President Hollande remains determined to punish Syria over chemical weapons despite Obama U-turn, as opposition and public opinion unease grows.
President Hollande backs Obama decision to get green light from Congress but now faces pressure to put the issue to French parliament.
The country which defiantly opposed U.S. intervention in Iraq a decade ago emerges as Washington's staunchest supporter for punitive air strikes.
The United States and France – though no longer Britain, it seems- are poised to intervene militarily in Syria. While helping to remove the Assad regime is an urgent priority, the expected campaign of air strikes seems like a headlong rush without legal basis. And one which is a form of camouflage for past errors and acts of cowardice, the opportunistic management of public opinion and a possible trigger for a regional cataclysm with incalculable consequences. Yet, argues Mediapart editor François Bonnet, there are alternatives.
President Francois Hollande expressed readiness to push ahead with plans to strike Syria despite British parliament's rejection of military action
Sounding a more cautious note, President Hollande said political solution could only happen if world could halt chemical attack and other killings.
After days of hesitation, the United States finally seems poised to intervene militarily following Syria's use of chemical weapons against its own people. But until then, faced with the enduring crises in Syria and Egypt, the White House had sometimes given the impression that the entire administration was on its summer holiday. More generally, during the first five years of his presidency Barack Obama has shown indecision and muddle in his handling of international issues. To the point, argues Thomas Cantaloube, that the United States is in danger of slipping towards insignificance on the world stage.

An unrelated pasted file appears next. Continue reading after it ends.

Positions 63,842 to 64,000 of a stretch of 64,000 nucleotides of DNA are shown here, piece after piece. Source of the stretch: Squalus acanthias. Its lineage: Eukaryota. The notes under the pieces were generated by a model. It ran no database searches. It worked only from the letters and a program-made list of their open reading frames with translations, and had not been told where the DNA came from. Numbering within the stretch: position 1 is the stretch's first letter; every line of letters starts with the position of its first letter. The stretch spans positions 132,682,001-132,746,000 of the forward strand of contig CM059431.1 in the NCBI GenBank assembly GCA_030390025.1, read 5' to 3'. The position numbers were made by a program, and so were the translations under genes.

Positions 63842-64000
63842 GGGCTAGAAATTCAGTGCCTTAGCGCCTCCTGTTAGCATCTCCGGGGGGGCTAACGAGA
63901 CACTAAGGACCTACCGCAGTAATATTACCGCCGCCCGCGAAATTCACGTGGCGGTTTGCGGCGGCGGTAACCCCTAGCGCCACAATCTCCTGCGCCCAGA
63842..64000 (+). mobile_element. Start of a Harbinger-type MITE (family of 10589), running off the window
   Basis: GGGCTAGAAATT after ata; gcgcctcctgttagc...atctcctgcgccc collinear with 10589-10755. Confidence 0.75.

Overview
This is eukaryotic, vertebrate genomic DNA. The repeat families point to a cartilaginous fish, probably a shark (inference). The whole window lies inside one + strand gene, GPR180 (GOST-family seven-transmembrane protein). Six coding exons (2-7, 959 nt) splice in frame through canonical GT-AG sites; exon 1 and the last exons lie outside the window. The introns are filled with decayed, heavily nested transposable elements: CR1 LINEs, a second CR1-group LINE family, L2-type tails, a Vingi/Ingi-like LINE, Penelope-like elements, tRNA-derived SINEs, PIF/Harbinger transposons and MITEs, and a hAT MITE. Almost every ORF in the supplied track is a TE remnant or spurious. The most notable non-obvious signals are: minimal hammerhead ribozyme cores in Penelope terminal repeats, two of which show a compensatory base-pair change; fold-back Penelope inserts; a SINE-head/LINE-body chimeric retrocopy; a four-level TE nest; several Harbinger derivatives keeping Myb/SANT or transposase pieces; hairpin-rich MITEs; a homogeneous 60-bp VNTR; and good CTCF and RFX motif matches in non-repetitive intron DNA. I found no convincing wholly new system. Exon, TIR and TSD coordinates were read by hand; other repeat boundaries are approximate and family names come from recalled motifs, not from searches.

President François Hollande said the country is prepared to strike following 'heinous decision to gas innocents' in Syria last week.
Foreign minister Laurent Fabius says if UN cannot make a decision then international commuity would find 'other ways', but rules out ground troops.
French President François Hollande is in the Gulf kingdom to discuss trade and the conflict in Syria, before travelling to Jordan on Sunday.
President Francois Hollande said the journalists, French radio station Europe 1's Didier Francois and Edouard Elias, should be freed immediately.
Foreign minister says lab tests in Paris confirmed numerous uses of the nerve agent, adding that those who use chemical weapons must be punished.
Newspaper says one of its photographers suffered blurred vision and respiratory difficulties after an attack on April 13 just inside central Damascus.
French foreign minister Laurent Fabius, speaking in Jordan, said France would back moves to place Lebanese Shia militant group on terror list.
Anti-terror judge tells media he is worried about the implication of large numbers of French Muslims heading to Syria to fight a holy war.